This is part 2/2 in a series. For part #1 see: Ansible vs Puppet – An Overview of the Solutions.
Notes & Findings From Going Hands-On with Ansible
- “Batteries Included” and OSS Module Quality
- While Ansible does include more modules out of the box, the “batteries included” claim is misleading. IMO an Ansible shop will have to rely heavily upon Ansible Galaxy to find community-created modules (Ex: for installing Jenkins, dockerd, or ntp), just as a Puppet shop would have to rely upon PuppetForge.
- The quality and quantity of the modules on Ansible Galaxy is about on par with what is available at PuppetForge. Just as with PuppetForge, there are multiple implementations for any given module (ex: nginx, ntp, jenkins), each with their own quirks, strengths, and deficiencies.
- Perhaps this is a deficiency of all of the configuration management systems. Ultimately a shop’s familiarity with Python or Ruby may add some preference here.
- Package Installations
- Coming from Puppet-land this seemed worthy of pointing out: Ansible does not abstract an OS’s package manager the same way that Puppet does with the “package” resource. Users explicitly call out the package manager to be used. Ex: the “apt” module or “yum” module. One can see that Ansible provides a tad bit less abstraction. FWIW a package installed via “pip” or “gem” in Puppet still requires explicit naming of the package provider. Not saying that either is better or worse here. Just a noticable difference to an Ansible newbie.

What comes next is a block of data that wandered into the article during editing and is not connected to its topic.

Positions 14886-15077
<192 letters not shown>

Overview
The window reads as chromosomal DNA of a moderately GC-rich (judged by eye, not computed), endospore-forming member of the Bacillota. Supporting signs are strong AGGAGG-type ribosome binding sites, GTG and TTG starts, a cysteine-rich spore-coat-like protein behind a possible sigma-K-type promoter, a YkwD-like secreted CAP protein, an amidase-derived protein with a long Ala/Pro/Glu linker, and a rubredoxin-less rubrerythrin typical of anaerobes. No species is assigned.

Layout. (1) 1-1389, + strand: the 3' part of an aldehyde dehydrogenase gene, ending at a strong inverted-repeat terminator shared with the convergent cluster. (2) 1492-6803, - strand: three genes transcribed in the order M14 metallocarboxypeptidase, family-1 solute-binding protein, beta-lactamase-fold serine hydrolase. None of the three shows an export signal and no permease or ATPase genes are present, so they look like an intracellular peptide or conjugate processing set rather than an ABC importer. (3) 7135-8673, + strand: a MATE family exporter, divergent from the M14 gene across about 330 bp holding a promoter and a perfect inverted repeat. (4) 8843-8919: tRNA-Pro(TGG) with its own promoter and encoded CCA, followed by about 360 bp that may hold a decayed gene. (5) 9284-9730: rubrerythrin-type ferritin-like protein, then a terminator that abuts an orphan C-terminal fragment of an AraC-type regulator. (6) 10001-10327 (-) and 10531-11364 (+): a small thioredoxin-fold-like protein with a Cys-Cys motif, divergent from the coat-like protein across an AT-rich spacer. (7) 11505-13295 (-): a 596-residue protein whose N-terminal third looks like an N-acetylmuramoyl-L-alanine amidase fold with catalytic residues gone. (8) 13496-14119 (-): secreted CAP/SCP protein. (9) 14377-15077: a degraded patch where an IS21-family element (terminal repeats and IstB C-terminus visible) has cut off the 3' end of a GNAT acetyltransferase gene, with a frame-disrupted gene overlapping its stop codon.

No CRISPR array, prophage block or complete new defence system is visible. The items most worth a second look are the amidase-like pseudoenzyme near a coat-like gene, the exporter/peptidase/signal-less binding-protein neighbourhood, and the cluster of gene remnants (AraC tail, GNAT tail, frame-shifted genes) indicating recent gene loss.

- Programming Language Constructs
- Ansible gets a win for having real loops: http://docs.ansible.com/playbooks_loops.html#loops
- As I mentioned in part 1 of this series, the Puppet DSL is a stripped-down version of Ruby that is not Turing-complete. See the lively discussion of the Puppet DSL in: http://blog.smartbear.com/devops/a-taste-of-salt-like-puppet-except-it-doesnt-suck/#comment-2109
- Noop Mode
- Puppet gets a win for having a real “–noop” mode. Apparently the author of Ansible (Michael DeHaan) has a strong prefereance against this: https://groups.google.com/forum/#!msg/ansible-project/H_d6_cdvKjk/5EFy_GGc4kkJ
- Later in the thread you can see that he concedes and Ansible has since added a semi-working dry-run mode: http://docs.ansible.com/playbooks_checkmode.html
- I see this as a major disadvantage for Ansible because when trying to Ansible-ize existing “brown field” machines, it’s extremely helpful to be able to test your configuration manager with a noop mode.
- Ansible’s agent-less, SSH-based push workflow actually was notably easier to deal with than a Puppetmaster, slave agents, SSL certs, etc.
- Learning Curve
- If I use my imagination and pretend that I was starting to use a configuration management tool for the first time, I perceive that I’d have an easier time picking up Ansible. Even though I’m not a fan of YAML by any stretch of the imagination, Ansible playbooks are a bit easier to write & understand than Puppet manifests.
After three years of using Puppet at VMware and Virtual Instruments, the thought of not continuing to use the market leader in configuration management tools seemed like a radical idea when it was first suggested to me. After spending several weeks researching Ansible and using it hands-on, I came to the conclusion that Ansible is a perfectly viable alternative to Puppet. I tend to agree with Lyft’s conclusion that if you have a centralized Ops team in change of deployments then they can own a Puppet codebase. On the other hand if you want more wide-spread ownership of your configuration management scripts, a tool with a shallower learning curve like Ansible is a better choice.